Stable molecular state of photons and artificial atom discovered


  • A new state of a superconducting artificial atom dressed with virtual photons is discovered
  • It provides a clear example for a forty-year-old problem in atomic physics
  • It may contribute to the development of quantum technologies such as quantum communication or quantum metrology

Researchers at the National Institute of Information and Communications Technology (NICT, President: Dr. Masao Sakauchi), in collaboration with researchers at the Nippon Telegraph and Telephone Corporation (NTT, Representative Member of the Board and President, Mr. Hiroo Unoura) and the Qatar Environment and Energy Research Institute (QEERI, Acting Executive Director: Dr. Marwan Khraisheh) have discovered qualitatively new states of a superconducting artificial atom dressed with virtual photons. The discovery was made using spectroscopic measurements on an artificial atom that is very strongly coupled to the light field inside a superconducting cavity. This result provides a new platform to investigate the interaction between light and matter at a fundamental level, helps understand quantum phase transitions and provides a route to applications of non-classical light such as Schrödinger cat states. It may contribute to the development of quantum technologies in areas such as quantum communication, quantum simulation and computation, or quantum metrology.

This result will be published online in the October 10 (London time) issue of the journal Nature Physics.

Background and Challenges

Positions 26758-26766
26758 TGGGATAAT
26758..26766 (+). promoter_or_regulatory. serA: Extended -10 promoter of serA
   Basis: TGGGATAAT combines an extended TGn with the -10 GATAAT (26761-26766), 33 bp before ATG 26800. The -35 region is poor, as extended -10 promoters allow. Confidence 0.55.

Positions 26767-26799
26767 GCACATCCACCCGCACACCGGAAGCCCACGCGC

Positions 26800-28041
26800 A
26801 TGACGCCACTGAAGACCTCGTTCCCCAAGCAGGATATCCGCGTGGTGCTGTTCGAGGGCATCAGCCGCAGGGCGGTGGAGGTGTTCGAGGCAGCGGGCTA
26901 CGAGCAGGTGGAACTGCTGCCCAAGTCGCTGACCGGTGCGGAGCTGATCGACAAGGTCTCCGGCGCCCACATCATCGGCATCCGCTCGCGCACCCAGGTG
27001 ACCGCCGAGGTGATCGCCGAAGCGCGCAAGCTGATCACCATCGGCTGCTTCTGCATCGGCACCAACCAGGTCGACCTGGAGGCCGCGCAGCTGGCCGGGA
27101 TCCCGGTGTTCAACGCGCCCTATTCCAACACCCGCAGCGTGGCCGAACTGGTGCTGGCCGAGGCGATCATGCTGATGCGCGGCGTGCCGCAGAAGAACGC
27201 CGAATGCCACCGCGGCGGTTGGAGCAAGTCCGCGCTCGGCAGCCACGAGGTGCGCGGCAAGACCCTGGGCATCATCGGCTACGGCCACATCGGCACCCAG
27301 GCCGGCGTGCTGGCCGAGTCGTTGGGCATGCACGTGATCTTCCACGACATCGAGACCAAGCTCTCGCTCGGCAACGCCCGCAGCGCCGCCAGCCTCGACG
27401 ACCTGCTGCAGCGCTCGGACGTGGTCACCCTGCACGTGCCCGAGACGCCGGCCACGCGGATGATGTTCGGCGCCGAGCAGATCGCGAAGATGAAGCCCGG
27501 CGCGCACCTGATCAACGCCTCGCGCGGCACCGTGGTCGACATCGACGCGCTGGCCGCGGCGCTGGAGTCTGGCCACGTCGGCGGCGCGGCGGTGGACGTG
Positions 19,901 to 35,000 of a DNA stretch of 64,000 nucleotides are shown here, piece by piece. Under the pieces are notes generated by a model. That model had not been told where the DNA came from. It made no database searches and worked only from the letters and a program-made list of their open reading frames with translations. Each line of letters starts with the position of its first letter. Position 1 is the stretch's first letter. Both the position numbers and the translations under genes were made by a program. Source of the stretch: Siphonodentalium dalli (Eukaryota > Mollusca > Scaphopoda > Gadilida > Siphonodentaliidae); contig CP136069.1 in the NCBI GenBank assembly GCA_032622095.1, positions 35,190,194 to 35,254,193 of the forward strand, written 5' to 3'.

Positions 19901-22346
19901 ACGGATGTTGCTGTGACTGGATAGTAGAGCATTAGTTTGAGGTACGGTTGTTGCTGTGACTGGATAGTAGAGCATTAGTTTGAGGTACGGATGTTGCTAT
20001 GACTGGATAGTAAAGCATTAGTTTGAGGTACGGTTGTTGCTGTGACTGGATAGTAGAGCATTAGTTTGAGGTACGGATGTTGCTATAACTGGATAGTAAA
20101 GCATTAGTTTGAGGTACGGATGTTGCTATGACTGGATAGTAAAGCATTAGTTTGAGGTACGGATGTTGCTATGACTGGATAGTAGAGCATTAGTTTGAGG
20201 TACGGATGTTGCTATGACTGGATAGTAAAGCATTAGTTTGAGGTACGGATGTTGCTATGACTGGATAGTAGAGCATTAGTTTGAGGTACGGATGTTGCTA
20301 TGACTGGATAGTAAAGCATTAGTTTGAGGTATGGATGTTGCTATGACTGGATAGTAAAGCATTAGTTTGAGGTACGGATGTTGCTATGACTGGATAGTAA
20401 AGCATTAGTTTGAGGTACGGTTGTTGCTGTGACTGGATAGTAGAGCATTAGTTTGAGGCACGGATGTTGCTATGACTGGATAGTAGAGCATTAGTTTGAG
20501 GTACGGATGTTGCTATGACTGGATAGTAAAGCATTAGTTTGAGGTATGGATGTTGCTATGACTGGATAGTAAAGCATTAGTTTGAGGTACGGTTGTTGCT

The indispensable technologies in modern life such as a time system measured by an atomic clock and a secure and energy-efficient communications system are based on the fundamental science of the interaction between light and matter at the single-photon level. The absorption and emission of light from any device is explained based on the interaction of light and atoms. A fundamental question in atomic physics, "How strong can the coupling of light and an atom be?" has not been answered in spite of years of research, because it is not easy to find appropriate methods to realize very strong coupling.

It was predicted over forty years ago that if the coupling is extremely strong a qualitatively new lowest energy state (the ground state) of light and an atom should be realized. A debate soon started as to whether this prediction would still apply when realistic conditions are considered. A few years ago, our collaborator at QEERI, Dr. Sahel Ashhab, performed theoretical investigations and identified desirable conditions for achieving this new state using superconducting circuits.


In the experiment, we used a microfabricated superconducting harmonic oscillator and a superconducting artificial atom (quantum bit or qubit) whose electronic states behave quantum mechanically, just like a natural atom. By carefully designing a superconducting persistent-current qubit interacting with an LC harmonic oscillator that has a large zero-point fluctuation current via a large shared Josephson inductance, we found the new ground state as predicted theoretically.

The total energy of the qubit and the oscillator is the sum of the photon energy in the oscillator, the qubit energy, and the coupling energy binding the photons to the qubit. Taking advantage of the macroscopic quantum system, we could realize circuits with coupling energy larger than both the photon energy and the qubit energy. This situation is sometimes called 'deep strong coupling'.

In addition, we have observed that the transitions between energy levels are governed by selection rules stemming from the symmetry of the entangled energy eigenstates, including the ground state.


We plan to test whether deep strong coupling is possible or not using more than one superconducting artificial atom (qubit), which remains a question of debate. We will also try to actively manipulate this new molecular state of photons and artificial atoms, for example, to observe and control the dynamics of photon absorption and emission, and to demonstrate new methods of entanglement generation.


Media Contact

Sachiko Hirota
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